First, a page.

On the twenty-fifth of December, 1837, my long anticipated time had arrived when I was to put into operation my former resolution, which was to bolt for Liberty or consent to die a Slave. I acted upon the former, although I confess it to be one of the most self-denying acts of my whole life, to take leave of an affectionate wife, who stood before me on my departure, with dear little Frances in her arms, and with tears of sorrow in her eyes as she bid me a long farewell. It required all the moral courage that I was master of to suppress my feelings while taking leave of my little family.

Had Malinda known my intention at that time, it would not have been possible for me to have got away, and I might have this day been a slave. Notwithstanding every inducement was held out to me to run away if I would be free, and the voice of liberty was thundering in my very soul, "Be free, oh, man! be free," I was struggling against a thousand obstacles which had clustered around my mind to bind my wounded spirit still in the dark prison of mental degradation. My strong attachments to friends and relatives, with all the love of home and birth-place which is so natural among the human family, twined about my heart and were hard to break away from. And withal, the fear of being pursued with guns and blood-hounds, and of being killed, or captured and taken to the extreme South, to linger out my days in hopeless bondage on some cotton or sugar plantation, all combined to deter me. But I had counted the cost, and was fully prepared to make the sacrifice. The time for fulfilling my pledge was then at hand. I must forsake friends and neighbors, wife and child, or consent to live and die a slave.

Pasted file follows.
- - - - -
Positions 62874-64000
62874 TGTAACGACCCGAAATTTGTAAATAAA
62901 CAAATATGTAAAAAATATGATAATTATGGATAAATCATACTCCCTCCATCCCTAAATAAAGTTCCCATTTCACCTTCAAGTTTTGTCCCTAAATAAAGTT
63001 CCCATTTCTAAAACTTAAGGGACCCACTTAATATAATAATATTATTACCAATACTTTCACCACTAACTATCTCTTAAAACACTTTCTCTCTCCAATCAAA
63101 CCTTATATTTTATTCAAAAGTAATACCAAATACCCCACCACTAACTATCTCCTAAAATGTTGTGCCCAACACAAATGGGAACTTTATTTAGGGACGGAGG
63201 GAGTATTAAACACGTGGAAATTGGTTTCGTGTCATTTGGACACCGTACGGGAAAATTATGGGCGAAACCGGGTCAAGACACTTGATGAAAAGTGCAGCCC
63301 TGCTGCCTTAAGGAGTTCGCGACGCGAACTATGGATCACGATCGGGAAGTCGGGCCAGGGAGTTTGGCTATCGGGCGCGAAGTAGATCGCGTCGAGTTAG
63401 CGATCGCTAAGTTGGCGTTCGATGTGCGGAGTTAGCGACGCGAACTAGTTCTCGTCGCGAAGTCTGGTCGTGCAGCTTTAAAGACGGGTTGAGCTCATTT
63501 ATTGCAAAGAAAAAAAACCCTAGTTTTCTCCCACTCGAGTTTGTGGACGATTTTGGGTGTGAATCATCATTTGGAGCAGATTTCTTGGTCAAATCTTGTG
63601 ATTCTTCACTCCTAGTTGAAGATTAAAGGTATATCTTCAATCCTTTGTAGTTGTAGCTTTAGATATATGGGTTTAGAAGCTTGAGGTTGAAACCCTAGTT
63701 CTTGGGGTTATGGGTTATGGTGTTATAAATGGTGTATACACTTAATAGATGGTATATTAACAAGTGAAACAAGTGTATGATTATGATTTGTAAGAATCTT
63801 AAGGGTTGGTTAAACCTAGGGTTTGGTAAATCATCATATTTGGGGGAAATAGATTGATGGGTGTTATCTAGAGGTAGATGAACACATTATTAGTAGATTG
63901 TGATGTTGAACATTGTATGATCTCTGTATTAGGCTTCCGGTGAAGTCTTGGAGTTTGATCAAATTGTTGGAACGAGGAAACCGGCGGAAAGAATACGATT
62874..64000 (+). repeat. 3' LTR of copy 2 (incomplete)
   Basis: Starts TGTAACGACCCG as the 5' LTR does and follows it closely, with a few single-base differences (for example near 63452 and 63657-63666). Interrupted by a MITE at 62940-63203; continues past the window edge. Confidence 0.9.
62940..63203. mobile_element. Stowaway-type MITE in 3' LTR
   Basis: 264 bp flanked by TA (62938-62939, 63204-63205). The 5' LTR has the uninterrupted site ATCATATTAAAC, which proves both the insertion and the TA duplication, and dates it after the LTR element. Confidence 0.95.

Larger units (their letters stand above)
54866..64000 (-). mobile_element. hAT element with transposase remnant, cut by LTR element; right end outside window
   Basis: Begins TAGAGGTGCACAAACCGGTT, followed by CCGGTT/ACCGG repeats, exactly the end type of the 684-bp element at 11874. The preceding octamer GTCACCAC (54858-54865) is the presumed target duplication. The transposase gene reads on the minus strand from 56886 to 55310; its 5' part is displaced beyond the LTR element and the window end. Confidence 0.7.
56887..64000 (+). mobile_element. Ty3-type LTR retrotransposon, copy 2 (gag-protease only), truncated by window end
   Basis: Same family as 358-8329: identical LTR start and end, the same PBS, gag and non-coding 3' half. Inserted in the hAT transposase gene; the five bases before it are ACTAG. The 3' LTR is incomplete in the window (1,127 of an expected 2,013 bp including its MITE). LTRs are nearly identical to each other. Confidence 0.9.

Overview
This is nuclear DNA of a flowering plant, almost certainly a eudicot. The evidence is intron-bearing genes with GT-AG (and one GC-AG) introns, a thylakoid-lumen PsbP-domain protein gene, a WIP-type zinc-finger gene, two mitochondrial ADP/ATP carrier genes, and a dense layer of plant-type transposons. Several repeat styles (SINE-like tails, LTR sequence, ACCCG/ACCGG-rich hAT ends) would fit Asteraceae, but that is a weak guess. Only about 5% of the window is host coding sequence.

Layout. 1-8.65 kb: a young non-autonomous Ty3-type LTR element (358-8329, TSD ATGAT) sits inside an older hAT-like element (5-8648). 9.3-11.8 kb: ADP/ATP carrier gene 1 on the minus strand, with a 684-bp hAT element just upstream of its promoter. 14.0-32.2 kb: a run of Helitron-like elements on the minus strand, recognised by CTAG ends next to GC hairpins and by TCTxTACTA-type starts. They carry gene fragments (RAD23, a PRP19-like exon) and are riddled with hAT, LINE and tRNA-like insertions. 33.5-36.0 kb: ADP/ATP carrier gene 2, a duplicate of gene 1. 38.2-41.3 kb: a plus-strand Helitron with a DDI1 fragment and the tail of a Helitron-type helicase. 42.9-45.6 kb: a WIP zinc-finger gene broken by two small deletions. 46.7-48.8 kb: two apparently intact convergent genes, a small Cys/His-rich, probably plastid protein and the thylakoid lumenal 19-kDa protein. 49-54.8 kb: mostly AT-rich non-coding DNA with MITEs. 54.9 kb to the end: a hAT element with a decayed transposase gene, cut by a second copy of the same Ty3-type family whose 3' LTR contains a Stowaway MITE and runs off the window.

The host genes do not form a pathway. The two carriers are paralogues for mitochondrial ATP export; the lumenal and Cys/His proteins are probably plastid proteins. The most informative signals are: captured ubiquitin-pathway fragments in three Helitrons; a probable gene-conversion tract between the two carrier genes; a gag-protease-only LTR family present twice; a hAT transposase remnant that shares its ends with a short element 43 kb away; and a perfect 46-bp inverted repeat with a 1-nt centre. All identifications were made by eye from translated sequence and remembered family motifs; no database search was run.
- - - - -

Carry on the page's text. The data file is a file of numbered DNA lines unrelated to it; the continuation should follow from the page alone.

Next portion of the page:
By the permission of my keeper, I started out to work for myself on Christmas. I went to the Ohio River, which was but a short distance from Bedford. My excuse for wanting to go there was to get work. High wages were offered for hands to work in a slaughter-house. But in place of my going to work there, according to promise, when I arrived at the river I managed to find a conveyance to cross over into a free state. I was landed in the village of Madison, Indiana, where steamboats were landing every day and night, passing up and down the river, which afforded me a good opportunity of getting a boat passage to Cincinnati. My anticipation being worked up to the highest pitch, no sooner was the curtain of night dropped over the village, than I secreted myself where no one could see me, and changed my suit ready for the passage. Soon I heard the welcome sound of a Steamboat coming up the river Ohio, which was soon to waft me beyond the limits of the human slave markets of Kentucky. When the boat had landed at Madison, notwithstanding my strong desire to get off, my heart trembled within me in view of the great danger to which I was exposed in taking passage on board of a Southern Steamboat; hence before I took passage, I kneeled down before the Great I Am, and prayed for his aid and protection, which He bountifully bestowed even beyond my expectation; for I felt myself to be unworthy. I then stept boldly on the deck of this splendid swift-running Steamer, bound for the city of Cincinnati. This being the first voyage that I had ever taken on board of a Steamboat, I was filled with fear and excitement, knowing that I was surrounded by the vilest enemies of God and man, liable to be seized and bound hand and foot, by any white man, and taken back into captivity. But I crowded myself back from the light among the deck passengers, where it would be difficult to distinguish me from a white man. Every time during the night that the mate came round with a light after the hands, I was afraid he would see I was a colored man, and take me up; hence I kept from the light as much as possible. Some men love darkness rather than light, because their deeds are evil; but this was not the case with myself; it was to avoid detection in doing right. This was one of the instances of my adventures that my affinity with the Anglo-Saxon race, and even slaveholders, worked well for my escape. But no thanks to them for it. While in their midst they have not only robbed me of my labor and liberty, but they have almost entirely robbed me of my dark complexion. Being so near the color of a slaveholder, they could not, or did not find me out that night among the white passengers. There was one of the deck hands on board called out on his watch, whose hammock was swinging up near by me. I asked him if he would let me lie in it. He said if I would pay him twenty-five cents that I might lie in it until day. I readily paid him the price and got into the hammock. No one could see my face to know whether I was white or colored, while I was in the hammock; but I never closed my eyes for sleep that night. I had often heard of explosions on board of Steamboats; and every time the boat landed, and blowed off steam, I was afraid the boilers had bursted and we should all be killed; but I lived through the night amid the many dangers to which I was exposed. I still maintained my position in the hammock, until the next morning about 8 o'clock, when I heard the passengers saying the boat was near Cincinnati; and by this time I supposed that the attention of the people would be turned to the city, and I might pass off unnoticed.